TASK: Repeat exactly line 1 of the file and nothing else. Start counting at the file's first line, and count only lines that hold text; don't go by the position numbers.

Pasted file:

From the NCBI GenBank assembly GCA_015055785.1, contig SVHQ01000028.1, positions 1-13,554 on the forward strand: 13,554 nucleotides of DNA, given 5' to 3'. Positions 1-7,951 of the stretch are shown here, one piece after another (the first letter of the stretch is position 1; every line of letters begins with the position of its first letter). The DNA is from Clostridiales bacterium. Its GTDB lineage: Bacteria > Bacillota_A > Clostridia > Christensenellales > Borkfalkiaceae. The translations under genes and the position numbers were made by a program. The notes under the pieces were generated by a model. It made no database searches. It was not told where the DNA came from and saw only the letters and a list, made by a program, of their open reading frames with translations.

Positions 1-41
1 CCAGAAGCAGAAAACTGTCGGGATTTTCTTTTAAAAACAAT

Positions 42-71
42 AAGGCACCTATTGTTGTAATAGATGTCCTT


From the NCBI GenBank assembly GCA_015055785.1, contig SVHQ01000028.1, positions 1-13,554 on the forward strand: 13,554 nucleotides of DNA, given 5' to 3'. Positions 1-7,951 of the stretch are shown here, one piece after another (the first letter of the stretch is position 1; every line of letters begins with the position of its first letter). The DNA is from Clostridiales bacterium. Its GTDB lineage: Bacteria > Bacillota_A > Clostridia > Christensenellales > Borkfalkiaceae. The translations under genes and the position numbers were made by a program. The notes under the pieces were generated by a model. It made no database searches. It was not told where the DNA came from and saw only the letters and a list, made by a program, of their open reading frames with translations.